Girls and boys, women and men of all ages from near and far descended upon the Glendale Fighting Club on Saturday afternoon to watch Ronda Rousey take center stage.
Far removed from the bright lights and big stage of the Ultimate Fighting Championship and exactly two weeks removed from her historic title defense of the UFC women's bantamweight championship, Rousey conducted her first-ever mixed-martial-arts clinic, demonstrating some of the knowledge and technique that's made her an unbeaten phenom.
Only this time, the only fight Rousey and the 30 participants who took the "Don't Throw Up, Throw Down Clinic" were taking part in was against eating disorders on behalf of the Didi Hirsch Mental Health Services.
In all, Rousey and Co. raised a reported $11,800 thanks to the cost of the clinic and Rousey's $5000 donation.
"I just feel like I've been really fortunate with everything ... instead of hoarding all that fortune, you should pass it along and pay it forward," said Rousey, who has also taken part in charitable efforts for cancer, including making an appearance at Friday's Hoover High Stars Shooting for Hope basketball game, and spearheaded a free rice program to donate to the World Food Program.
Rousey, who is 7-0 as the first-ever UFC women's champion and defended the belt in the inaugural women's bout in UFC history at UFC 157 on Feb. 23 against Liz Carmouche, has made plenty of headlines during her rapid ascent to super stardom.
Her fights, her honest and eloquent sound bytes, her good looks and everything in between have drawn a seemingly endless media storm, but often overlooked has been her steady stream of charitable contributions.
"I do it because it needs to be done, not for the attention," Rousey said. "I'm just gonna do it to do it and help the people I can help."
The clinic was the brainchild of Rousey, with much of the hard work organizing the event coming from Ann Maria DeMars, Rousey's mom.
"I thought it was great, I thought everybody had a great time," said DeMars, who was the first American to win at the World Judo Championships, winning the 1984 tournament. "I think everybody had a great time, so that was successful. They raised a lot of money for Didi Hirsch, so that was successful."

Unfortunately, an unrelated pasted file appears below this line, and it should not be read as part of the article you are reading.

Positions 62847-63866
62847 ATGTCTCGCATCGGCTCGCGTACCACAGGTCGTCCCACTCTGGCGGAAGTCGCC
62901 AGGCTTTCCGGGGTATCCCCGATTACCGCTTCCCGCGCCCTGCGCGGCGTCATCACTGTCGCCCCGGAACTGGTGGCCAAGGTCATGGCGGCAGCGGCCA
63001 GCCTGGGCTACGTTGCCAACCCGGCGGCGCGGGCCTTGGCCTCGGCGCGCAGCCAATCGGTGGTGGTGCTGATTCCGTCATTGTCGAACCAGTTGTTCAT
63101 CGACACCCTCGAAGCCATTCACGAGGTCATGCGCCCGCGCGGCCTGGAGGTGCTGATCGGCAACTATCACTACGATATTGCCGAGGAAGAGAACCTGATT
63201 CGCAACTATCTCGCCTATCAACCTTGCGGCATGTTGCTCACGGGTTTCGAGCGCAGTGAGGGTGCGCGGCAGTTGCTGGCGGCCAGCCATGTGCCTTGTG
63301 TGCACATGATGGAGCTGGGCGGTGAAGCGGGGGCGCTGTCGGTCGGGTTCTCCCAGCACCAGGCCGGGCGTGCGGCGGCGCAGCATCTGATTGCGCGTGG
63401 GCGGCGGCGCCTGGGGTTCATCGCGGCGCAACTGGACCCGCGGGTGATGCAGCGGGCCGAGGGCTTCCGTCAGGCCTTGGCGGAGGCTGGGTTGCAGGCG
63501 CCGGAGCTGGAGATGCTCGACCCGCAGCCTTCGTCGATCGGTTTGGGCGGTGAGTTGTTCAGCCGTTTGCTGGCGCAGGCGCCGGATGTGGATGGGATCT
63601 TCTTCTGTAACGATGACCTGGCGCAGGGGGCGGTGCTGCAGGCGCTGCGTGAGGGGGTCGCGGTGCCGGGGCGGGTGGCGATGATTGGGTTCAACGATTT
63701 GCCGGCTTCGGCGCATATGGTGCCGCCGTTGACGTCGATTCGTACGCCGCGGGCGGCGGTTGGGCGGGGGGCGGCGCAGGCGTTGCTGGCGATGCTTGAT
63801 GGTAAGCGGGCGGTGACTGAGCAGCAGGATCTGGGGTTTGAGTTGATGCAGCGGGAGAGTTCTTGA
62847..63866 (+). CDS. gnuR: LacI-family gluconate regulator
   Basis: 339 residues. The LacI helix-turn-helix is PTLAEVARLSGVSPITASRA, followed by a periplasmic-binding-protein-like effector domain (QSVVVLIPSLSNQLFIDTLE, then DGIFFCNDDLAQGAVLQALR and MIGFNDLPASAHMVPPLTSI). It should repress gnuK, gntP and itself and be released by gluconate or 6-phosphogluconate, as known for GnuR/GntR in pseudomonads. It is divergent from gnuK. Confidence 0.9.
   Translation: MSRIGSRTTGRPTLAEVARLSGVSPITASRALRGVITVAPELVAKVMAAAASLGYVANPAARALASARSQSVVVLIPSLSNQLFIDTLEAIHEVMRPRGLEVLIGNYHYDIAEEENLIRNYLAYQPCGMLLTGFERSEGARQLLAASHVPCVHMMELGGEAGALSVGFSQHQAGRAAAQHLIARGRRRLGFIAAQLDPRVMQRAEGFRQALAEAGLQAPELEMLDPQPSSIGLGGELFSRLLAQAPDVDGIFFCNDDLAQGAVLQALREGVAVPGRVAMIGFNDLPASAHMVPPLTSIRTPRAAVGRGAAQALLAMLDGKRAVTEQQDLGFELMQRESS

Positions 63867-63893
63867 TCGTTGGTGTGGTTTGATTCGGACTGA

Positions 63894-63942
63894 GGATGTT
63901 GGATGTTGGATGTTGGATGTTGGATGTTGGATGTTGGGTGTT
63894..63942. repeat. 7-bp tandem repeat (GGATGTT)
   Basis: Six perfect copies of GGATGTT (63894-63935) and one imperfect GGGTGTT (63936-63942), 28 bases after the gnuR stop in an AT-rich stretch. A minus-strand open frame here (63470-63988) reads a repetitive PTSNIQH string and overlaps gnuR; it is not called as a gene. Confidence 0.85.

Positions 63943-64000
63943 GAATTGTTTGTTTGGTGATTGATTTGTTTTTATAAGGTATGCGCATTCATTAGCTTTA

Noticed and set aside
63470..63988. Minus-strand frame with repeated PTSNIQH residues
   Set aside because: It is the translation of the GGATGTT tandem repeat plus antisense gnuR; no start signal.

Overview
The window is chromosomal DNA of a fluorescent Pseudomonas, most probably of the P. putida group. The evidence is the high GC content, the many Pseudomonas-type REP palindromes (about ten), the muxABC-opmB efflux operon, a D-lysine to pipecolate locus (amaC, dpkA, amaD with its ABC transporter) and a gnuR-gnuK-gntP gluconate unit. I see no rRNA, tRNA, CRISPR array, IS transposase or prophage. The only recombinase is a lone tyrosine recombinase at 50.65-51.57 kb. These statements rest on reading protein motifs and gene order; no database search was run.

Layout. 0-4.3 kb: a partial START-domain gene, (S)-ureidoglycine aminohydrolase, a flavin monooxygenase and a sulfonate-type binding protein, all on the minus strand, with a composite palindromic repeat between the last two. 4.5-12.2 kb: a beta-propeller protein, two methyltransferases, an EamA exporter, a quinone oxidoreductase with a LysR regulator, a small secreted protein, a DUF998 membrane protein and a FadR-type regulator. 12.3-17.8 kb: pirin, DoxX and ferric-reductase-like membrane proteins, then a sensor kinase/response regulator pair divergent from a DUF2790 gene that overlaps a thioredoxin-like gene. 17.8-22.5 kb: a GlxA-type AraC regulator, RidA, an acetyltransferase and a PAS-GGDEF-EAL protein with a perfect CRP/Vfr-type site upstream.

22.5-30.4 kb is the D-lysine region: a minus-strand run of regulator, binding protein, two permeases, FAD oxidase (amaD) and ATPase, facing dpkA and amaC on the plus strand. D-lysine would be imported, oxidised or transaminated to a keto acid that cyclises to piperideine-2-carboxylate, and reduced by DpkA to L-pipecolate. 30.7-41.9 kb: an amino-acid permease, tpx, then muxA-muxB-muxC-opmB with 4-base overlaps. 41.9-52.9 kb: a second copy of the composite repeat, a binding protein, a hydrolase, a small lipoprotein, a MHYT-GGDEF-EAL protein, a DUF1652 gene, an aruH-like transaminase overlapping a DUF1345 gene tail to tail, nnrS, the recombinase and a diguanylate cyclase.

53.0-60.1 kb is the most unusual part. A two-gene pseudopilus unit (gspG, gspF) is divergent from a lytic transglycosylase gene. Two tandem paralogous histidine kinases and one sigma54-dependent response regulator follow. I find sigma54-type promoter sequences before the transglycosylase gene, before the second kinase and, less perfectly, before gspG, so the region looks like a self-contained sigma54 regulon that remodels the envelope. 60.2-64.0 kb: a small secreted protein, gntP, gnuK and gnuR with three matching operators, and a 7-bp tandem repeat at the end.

Beginning at noon and wrapping up around 2 p.m., though Rousey stayed long after, signing autographs, posing for pictures and doing interviews with the media, the clinic was a first-hand look into the MMA game that has made Rousey an undisputed and unbelievably successful champion.
"[Rousey] did 90% of it. I just stood there and she threw me around," joked GFC proprietor and Rousey's lead trainer, Edmond Tarverdyan, who said the clinic started with drills on striking, closing distance, judo takedowns and ultimately Rousey's signature armbar. "And then she showed exactly how to finish an armbar."
While Rousey has finished all seven of her professional fights with first-round armbar submissions, the sold-out clinic finished with a long line of those who participated and the many who squeezed into the Glendale Fighting Club to watch it waiting for an autograph or even to present Rousey with a gift.
"I actually think Ronda Rousey is the greatest grappler I've ever seen and I've actually trained with Royce Gracie," said David Hannah, 41, of Los Angeles, referring to one of the UFC's original hall of famers, who was a pioneer of MMA and Brazilian jiu jitsu. "It was watching a true martial-arts master. It was a great experience."
Indeed, Rousey's drawing power has become a major topic of late, as she headlined the UFC 157 at the Honda Center and drew clinic members from quite a distance.
"I just wanted to see her," said 8-year-old Ace Mather, whose dad, Dave, drove him all the way down from San Luis Obispo. "She's nice."
Fourteen-year-old Kaila Loera's mom drove her all the way from Vacaville, a trip of "six or seven hours" Loera said. But it was well worth it for Loera, who donned a UFC 157 T-shirt that she got while attending the event in Anaheim.
"[It] was totally worth it, it was so cool," Loera said. "She showed us all the grips and the armbar.
"I got so many new ideas, so many things to try. It was so awesome."
For Loera, training and learning MMA is also something she said she's excited to continue.
"You get self-defense, you stay in shape," she said. "It's so much fun."
DeMars said the farthest anyone traveled was one man who came in from Honduras, making sure a business trip would coincide with the clinic, while another came from New York.
"It's really flattering that people would go so far out of their way," said Rousey, a former United States Olympic bronze medalist in judo.
For DeMars, a proud mother to be sure, there's myriad accomplishments her daughter has realized, but she said a day like Saturday is what really make her smile.